This week, Microsoft began pushing out an upgrade to Microsoft Office that prevents the use of Visual Basic for Applications (VBA) macros in downloaded documents, following some back and forth since the change was first announced.
While testing the new default option last month, Microsoft abruptly halted its implementation “temporarily while we make some more adjustments to increase usability.” Despite Microsoft’s assurances that the change was only temporary, many experts were concerned that the default option would not be changed, leaving computers open to attack. A Google Threat Analysis Group head tweeted, “Blocking Office macros would do far more to really fight against real attacks than all of the threat intel blog postings.” — Shane Huntley
The new default configuration is now being rolled out, but with revised language to inform users and administrators of their alternatives when they try to access a file and it is banned. In other words, this solely affects Windows, which uses the NTFS file system, and it has no effect on Mac, Office on Android / iOS, or Office on the web, which all note the file as having been obtained from the internet.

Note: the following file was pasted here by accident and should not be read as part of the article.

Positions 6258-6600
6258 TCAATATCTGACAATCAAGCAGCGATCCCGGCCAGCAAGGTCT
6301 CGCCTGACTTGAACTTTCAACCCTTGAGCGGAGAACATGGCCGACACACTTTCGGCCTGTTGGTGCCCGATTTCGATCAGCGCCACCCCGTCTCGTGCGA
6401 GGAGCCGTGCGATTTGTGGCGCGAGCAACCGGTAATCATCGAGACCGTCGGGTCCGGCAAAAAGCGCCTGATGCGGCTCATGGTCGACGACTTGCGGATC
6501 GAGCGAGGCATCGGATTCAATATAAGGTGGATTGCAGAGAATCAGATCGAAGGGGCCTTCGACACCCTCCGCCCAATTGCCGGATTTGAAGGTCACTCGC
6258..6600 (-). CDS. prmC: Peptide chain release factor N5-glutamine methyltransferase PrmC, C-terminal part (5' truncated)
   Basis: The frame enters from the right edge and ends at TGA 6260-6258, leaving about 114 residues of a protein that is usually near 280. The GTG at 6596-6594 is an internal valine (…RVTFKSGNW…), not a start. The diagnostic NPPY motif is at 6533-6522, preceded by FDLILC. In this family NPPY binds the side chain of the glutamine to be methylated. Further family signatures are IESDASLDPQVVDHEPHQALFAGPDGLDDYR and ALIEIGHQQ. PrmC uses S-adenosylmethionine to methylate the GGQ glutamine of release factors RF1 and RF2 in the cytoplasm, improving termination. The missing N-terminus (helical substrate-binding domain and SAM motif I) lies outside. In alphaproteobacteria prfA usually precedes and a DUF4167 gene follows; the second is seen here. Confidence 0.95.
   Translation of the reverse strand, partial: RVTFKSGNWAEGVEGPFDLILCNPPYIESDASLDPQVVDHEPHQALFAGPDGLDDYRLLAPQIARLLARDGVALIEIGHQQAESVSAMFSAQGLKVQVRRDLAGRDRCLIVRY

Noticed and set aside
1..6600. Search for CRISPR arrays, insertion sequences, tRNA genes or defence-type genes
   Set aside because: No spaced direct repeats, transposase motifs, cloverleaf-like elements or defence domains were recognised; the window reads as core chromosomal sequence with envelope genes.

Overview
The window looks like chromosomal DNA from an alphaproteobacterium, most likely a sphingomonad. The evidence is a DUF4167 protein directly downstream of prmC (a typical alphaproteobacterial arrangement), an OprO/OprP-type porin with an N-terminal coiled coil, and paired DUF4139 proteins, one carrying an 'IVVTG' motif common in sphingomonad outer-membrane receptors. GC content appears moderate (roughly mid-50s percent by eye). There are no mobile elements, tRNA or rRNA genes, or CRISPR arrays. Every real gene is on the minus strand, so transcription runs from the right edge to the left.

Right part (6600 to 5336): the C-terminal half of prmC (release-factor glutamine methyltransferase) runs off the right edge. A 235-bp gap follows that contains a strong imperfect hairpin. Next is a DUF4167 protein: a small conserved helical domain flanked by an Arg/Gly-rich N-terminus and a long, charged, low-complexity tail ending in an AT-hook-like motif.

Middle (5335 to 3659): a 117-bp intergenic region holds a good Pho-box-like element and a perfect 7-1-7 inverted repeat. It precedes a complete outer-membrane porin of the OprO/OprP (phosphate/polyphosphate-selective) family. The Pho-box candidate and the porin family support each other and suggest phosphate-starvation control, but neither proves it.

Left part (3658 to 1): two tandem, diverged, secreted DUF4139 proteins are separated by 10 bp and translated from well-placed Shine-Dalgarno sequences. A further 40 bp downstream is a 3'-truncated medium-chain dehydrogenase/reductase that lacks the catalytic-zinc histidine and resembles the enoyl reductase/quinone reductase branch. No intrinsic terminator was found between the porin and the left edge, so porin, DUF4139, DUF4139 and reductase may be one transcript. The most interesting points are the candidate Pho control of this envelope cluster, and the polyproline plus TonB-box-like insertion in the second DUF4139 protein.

We’re resuming the rollout of this change in Current Channel. Based on our review of customer feedback, we’ve made updates to both our end user and our IT admin documentation to make clearer what options you have for different scenarios. For example, what to do if you have files on SharePoint or files on a network share. Please refer to the following documentation:
• For end users, A potentially dangerous macro has been blocked
If you ever enabled or disabled the Block macros from running in Office files from the Internet policy, your organization will not be affected by this change.
However, dangerous macros have been misused by hackers for years, deceiving people into downloading a file and running it so they may infiltrate their computers. Group Policy settings in Office 2016 may be used by administrators to prohibit macros across their organization’s computers, according to Microsoft. Hackers were still able to steal data or distribute ransomware since not everyone had activated the system.
You’ll see this page appear up when you try to access a file and are blocked, and it will explain why you don’t need to open that document. It begins by going over a variety of situations in which someone would try to get them to install malware on their computer. In order to access the contents of the downloaded file, if they absolutely need to, the warning banner goes on to describe how to do so, all of which are more involved than the previous method of enabling macros by pushing one button in the warning banner.
If someone does open a dangerous file, they’ll get numerous additional cautions before they get there, but it still allows access for folks who declare they definitely need it.